In September, we’re headed to New York City!

Online Reading Challenge – August

Welcome Readers!

This month the Online Reading Challenge travels to Japan. Our main title for August is Fault Lines by Emily Itami. Here’s a quick summary from the publisher.

Mizuki is a Japanese housewife. She has a hardworking husband, two adorable children, and a beautiful Tokyo apartment. It’s everything a woman could want, yet sometimes she wonders whether she would rather throw herself off the high-rise balcony than spend another evening not talking to her husband and hanging up laundry.

Then, one rainy night, she meets Kiyoshi, a successful restaurateur. In him, she rediscovers freedom, friendship, and the neon, electric pulse of the city she has always loved. But the further she falls into their relationship, the clearer it becomes that she is living two lives—and in the end, we can choose only one.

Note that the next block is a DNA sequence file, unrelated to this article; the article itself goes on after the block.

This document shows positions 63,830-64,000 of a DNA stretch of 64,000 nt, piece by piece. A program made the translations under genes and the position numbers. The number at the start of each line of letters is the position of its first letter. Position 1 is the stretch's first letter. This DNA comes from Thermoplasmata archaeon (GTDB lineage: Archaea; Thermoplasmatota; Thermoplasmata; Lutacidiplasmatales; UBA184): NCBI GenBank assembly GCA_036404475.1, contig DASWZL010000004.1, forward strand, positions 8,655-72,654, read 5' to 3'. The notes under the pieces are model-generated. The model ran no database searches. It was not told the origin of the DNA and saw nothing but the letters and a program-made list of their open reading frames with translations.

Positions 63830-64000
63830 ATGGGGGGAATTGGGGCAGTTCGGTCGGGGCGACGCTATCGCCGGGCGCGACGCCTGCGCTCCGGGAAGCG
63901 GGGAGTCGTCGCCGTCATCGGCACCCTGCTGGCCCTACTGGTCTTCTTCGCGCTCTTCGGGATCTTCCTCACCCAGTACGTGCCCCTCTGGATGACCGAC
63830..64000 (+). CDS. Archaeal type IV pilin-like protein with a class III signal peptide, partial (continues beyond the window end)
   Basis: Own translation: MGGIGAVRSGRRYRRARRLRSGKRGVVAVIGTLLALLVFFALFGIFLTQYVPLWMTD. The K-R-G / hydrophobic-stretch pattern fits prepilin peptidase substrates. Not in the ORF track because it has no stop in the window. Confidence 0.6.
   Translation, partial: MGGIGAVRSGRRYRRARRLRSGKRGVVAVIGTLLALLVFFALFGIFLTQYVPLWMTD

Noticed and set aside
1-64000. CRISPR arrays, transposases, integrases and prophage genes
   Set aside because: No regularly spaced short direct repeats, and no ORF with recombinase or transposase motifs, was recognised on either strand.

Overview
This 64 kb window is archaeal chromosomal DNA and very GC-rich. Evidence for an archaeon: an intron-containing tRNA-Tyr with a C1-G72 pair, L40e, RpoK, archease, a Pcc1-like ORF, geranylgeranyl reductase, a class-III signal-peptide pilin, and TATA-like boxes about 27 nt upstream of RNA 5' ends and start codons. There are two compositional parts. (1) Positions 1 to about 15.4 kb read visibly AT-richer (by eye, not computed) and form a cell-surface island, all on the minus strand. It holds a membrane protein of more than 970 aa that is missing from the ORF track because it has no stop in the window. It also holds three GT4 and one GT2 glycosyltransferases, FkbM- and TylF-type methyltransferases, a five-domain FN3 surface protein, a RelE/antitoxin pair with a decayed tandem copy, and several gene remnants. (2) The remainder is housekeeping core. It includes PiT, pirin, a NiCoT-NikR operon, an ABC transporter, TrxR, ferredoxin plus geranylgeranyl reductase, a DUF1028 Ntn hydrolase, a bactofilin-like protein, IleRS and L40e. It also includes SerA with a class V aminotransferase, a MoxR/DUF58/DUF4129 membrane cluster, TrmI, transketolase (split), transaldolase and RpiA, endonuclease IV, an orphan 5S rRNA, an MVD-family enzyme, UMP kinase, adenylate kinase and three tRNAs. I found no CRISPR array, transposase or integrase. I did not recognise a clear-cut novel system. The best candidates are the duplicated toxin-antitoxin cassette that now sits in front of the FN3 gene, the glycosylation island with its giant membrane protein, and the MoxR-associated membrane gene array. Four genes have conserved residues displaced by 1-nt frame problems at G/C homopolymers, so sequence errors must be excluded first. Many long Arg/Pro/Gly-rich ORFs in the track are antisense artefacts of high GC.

Funny, provocative, and startlingly honest, Fault Lines is for anyone who has ever looked in the mirror and asked, who am I and how did I get here? A bittersweet love story and a piercing portrait of female identity, it introduces Emily Itami as a debut novelist with astounding resonance and wit.

As always, check each of our locations for displays with lots more titles to choose from!

Online Reading Challenge – July Wrap-Up

Hello Fellow Challenge Readers!

How did your reading go this month? Did you read something set in suburbia that you enjoyed? Share in the comments!